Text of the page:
It’s no secret that for most parents, this whole pandemic experience has been bittersweet. We’ve been provided the opportunity to really see what our children are learning and how their minds work – and we’ve been provided the opportunity to spend a lot (a lot) more time with them.
All of that is great. But it’s bittersweet because it’s coming at a stressful time that has us shoehorning school in with work and trying to make sure we carve out family time that isn’t about schoolwork and work.
We’ve talked about what a terrific resource the Momentous Institute is before – back when we talked about dealing with anxiety. So when the chance came for me to have a virtual chat with the nonprofit’s executive director, Jessica Trudeau, I was really excited.
Jessica has been working in public health since 2001. She now advocates for social and emotional health as a part of an organization that invests in research and training to help children and families and also provides services to Dallas families as well. Before joining Momentous Institute, she was the executive director of Family Compass, and has a master’s degree in public health from Tulane University.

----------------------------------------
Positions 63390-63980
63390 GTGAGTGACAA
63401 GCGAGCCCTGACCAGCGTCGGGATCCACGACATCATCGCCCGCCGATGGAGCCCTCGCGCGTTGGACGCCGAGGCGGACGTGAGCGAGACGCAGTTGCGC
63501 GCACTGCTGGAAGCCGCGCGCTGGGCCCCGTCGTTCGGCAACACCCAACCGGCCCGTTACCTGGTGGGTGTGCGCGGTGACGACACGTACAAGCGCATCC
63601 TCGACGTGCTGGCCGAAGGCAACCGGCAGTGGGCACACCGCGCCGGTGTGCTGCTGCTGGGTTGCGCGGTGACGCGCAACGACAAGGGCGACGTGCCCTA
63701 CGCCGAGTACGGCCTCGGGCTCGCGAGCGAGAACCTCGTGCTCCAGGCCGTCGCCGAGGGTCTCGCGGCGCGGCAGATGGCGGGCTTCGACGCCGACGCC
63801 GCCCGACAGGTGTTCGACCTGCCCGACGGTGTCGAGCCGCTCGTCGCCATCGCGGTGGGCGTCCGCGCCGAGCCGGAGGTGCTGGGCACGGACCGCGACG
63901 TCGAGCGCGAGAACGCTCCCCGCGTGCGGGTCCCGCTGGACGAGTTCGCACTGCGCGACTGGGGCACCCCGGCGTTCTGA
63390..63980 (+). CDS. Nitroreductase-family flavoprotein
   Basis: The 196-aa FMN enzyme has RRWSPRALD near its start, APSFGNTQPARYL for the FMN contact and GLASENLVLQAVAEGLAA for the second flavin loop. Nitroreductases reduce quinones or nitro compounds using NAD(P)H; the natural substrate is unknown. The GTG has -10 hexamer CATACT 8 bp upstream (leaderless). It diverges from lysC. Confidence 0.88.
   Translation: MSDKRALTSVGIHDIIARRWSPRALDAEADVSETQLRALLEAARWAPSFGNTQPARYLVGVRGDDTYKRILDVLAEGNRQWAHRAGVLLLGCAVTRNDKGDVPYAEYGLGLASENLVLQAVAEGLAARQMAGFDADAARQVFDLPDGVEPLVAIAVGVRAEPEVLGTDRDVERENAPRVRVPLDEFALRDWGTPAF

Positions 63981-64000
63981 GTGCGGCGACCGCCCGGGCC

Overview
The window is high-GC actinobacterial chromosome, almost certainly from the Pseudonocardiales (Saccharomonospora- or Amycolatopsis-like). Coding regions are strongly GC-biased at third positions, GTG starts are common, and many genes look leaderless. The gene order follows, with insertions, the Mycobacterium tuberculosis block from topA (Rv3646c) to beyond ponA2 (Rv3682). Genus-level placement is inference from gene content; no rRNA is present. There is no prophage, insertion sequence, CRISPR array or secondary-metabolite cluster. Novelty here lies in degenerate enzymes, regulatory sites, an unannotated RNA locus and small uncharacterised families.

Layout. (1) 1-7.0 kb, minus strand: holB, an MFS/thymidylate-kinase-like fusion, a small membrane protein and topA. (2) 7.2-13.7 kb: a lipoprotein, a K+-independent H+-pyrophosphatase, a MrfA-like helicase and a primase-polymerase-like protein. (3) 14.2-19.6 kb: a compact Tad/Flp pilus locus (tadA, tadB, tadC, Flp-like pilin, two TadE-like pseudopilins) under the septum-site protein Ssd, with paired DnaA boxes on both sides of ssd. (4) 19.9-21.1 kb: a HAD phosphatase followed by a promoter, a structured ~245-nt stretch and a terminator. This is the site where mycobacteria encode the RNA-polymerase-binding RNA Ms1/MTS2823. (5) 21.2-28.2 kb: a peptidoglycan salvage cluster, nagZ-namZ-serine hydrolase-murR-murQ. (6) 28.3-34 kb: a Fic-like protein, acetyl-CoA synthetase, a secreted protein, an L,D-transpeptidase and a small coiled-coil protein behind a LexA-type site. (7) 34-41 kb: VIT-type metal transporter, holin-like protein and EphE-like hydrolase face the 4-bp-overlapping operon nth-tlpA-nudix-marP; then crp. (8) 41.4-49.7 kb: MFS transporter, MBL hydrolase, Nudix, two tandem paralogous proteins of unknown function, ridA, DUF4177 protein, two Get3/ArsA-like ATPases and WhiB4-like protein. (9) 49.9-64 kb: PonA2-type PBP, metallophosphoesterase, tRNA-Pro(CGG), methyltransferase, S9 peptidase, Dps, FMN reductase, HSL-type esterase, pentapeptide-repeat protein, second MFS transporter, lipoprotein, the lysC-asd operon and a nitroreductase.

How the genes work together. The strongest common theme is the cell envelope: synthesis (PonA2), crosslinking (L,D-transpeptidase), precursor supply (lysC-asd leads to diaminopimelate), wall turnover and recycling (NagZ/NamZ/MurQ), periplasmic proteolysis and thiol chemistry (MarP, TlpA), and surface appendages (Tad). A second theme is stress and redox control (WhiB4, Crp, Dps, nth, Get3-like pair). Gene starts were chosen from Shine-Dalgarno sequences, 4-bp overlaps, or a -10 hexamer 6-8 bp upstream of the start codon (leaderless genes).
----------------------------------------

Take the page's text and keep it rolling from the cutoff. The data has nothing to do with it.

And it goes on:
If you’re unfamiliar with the Momentous Institute, it’s still possible you’re familiar with what helps support it – the Salesmanship Club of Dallas founded the organization in 1920, and it’s been going full steam ahead ever since. If the name sounds familiar, it’s because it also owns and operates its chief fundraiser, the AT&T Byron Nelson PGA tournament.
There are two locations – one in North Dallas and one in Oak Cliff – that serve Dallas families today. Oak Cliff is also home to its pre-K through fifth-grade laboratory school, the Momentous School.
So needless to say, Jessica knows well what varying stressors are hitting families right now – and she’s also in the thick of it herself, leading a nonprofit and overseeing school-at-home for her own children.